Hopefully, we will retain our education and knowledge edge. We need to keep investing in education and keep ahead of the pack, however - the game is getting rougher and it will mean either a lower standard of living or harder work for us. There is no magic here, and in the end all competitive edges not based on natural resource advantage are short term.
  • by qwijibo (101731) on Thursday April 05, 2007 @03:36PM (#18625271)
    This has always been the lure of outsourcing. Costs are increased, which increases the size of the manager's empire, while being able to point to someone and show how much money is being saved.

    For example, instead of paying one programmer $80k, they have:
    2 programmers offshore - $20k each
    system architect - $130k
    technical writer - $60k
    project manager - $70k
    team manager - $100k

    Instead of spending $80k/year, they are spending $400k/year. However, they claim a savings of $120k using management-math by multiplying the number of programmers they have times the salary of one programmer if hired locally, minus the actual cost of the offshore programmers. You can claim a 75% cost savings on the programmers, even though you're spending 500% of what you need to. It's a great way to fluff out budgets and org charts.
    • Re: (Score:3, Interesting)

      by mandelbr0t (1015855)
      Yes, but it's also a great way for one guy to gain all the "Intellectual Property" of the company he worked for. This is an old argument, but it's worth considering. There are hidden costs associated with a Single Point of Failure. How long and how much when someone offers the one-man show a better deal? Can you salvage anything once your star programmer has left? How about security? Is $80k/yr. enough to prevent the one guy who has access to the code base from doing anything malicious, like leaving a back-
  • by plasmacutter (901737) on Thursday April 05, 2007 @03:40PM (#18625351)
    this is typpical supply side strategy, the problem is when you attack wages rather than other inputs as cost, it also attacks the biggest contributor to both profits and GDP, consumption!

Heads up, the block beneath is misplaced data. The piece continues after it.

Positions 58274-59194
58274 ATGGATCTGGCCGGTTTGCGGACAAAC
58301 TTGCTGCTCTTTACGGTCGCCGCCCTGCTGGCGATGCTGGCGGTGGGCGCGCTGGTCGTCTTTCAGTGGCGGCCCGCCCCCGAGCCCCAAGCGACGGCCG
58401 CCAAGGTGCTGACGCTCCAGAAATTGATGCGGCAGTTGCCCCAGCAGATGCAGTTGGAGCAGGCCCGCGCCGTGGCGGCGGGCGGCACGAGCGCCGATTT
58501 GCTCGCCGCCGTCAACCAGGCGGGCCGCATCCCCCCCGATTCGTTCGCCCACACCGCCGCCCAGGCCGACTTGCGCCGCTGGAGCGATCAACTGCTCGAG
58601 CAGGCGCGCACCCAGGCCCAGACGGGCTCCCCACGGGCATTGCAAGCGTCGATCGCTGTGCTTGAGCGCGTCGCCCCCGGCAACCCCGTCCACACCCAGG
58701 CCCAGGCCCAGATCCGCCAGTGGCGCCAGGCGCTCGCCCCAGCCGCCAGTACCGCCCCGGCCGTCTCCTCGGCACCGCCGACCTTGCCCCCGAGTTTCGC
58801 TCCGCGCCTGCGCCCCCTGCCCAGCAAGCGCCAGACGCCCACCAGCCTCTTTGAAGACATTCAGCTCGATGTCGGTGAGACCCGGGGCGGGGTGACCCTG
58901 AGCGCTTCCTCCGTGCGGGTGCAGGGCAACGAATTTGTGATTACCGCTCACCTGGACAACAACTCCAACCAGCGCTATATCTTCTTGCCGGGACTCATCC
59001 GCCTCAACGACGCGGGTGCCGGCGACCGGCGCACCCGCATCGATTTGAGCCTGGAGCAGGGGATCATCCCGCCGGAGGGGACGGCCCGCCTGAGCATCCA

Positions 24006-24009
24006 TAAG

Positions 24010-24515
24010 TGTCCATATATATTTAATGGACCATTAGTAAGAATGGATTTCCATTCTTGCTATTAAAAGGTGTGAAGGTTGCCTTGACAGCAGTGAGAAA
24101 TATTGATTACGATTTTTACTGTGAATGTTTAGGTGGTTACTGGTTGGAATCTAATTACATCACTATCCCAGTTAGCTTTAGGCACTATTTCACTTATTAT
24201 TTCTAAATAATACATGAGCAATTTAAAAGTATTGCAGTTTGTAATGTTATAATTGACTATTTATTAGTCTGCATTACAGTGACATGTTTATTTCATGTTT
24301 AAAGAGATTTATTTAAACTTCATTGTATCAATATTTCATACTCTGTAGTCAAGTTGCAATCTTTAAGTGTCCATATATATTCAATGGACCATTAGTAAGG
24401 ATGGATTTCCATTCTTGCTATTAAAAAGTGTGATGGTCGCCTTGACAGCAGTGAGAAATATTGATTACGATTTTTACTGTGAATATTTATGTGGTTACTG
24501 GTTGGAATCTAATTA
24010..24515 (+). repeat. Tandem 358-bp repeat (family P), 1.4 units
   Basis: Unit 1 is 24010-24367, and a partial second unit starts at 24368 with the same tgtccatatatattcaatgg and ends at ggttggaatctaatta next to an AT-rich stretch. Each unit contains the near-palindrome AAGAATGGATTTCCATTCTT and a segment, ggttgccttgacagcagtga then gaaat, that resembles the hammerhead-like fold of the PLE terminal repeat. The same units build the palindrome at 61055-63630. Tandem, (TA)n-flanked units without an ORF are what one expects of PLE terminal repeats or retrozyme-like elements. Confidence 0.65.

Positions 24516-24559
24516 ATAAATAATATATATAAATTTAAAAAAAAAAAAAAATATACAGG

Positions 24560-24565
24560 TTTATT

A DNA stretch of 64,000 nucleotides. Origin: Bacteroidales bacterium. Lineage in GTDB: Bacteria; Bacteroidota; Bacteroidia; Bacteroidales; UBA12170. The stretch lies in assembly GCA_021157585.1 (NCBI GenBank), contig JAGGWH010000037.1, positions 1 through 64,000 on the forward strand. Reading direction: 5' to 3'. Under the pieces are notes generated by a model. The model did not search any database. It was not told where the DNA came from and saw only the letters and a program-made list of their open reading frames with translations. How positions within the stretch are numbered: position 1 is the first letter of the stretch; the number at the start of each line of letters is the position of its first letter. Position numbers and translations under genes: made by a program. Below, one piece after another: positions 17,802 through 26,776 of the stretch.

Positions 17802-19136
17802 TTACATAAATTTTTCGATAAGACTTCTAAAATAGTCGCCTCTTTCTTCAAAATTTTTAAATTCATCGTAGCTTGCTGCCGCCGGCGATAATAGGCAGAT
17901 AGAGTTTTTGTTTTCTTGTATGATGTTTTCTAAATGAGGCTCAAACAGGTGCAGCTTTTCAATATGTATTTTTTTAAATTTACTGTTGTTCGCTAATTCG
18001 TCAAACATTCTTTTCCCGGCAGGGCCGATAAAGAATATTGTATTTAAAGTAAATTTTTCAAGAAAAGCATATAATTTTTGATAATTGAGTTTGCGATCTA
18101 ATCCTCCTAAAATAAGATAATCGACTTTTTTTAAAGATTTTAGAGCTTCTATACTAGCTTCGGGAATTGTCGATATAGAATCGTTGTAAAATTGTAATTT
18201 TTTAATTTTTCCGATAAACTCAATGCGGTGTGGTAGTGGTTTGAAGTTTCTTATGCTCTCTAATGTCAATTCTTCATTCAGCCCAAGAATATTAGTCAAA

2 basic economic equations are in play here:

    gdp = C+I+G+NX = (income - savings)+I+G+NX

    profits = costs - revenue = (wages + other costs) - (wages + other income such as capital gains)

    when you kill wages/income, you kill your own profits as well as us gdp.
    there is a time lag involved in this, but it comes back to bite you pretty quickly.
    this is reflected whenever Reagan style policies (not exclusive to the republican party) are put into effect... there is always a recession a short time later, which is alleviated once the policies are countered/rolled back.

    right now congress is STILL operating on the myth that there are short supplies of labor in "X" sector, which is bull, what there is is a shortage of cheap labor who dont care about long term benefits or retirement in sector "X"

    plenty of on the ground info on this here [dice.com]
    • oops!

      it's profit = revenue - costs!

      DOH!
    • That's wrong. (Score:2, Insightful)

      by raehl (609729)
      Your first problem is your focusing on the number of dollars spent. The number of dollars spent is only partially relevant. The other part is HOW MUCH CAN YOU BUY WITH A DOLLAR.

      If a company reduces the amount of money paid in wages, one of three things (or a combination) happens:

      1) The make a larger profit, and the people who earn that profit spend it on other things.
      2) They invest that saved money in more production or more production efficiency (buy technology, spend on research, build another factory)
      3
      • If a company reduces the amount of money paid in wages, one of three things (or a combination) happens:

        1) The make a larger profit, and the people who earn that profit spend it on other things.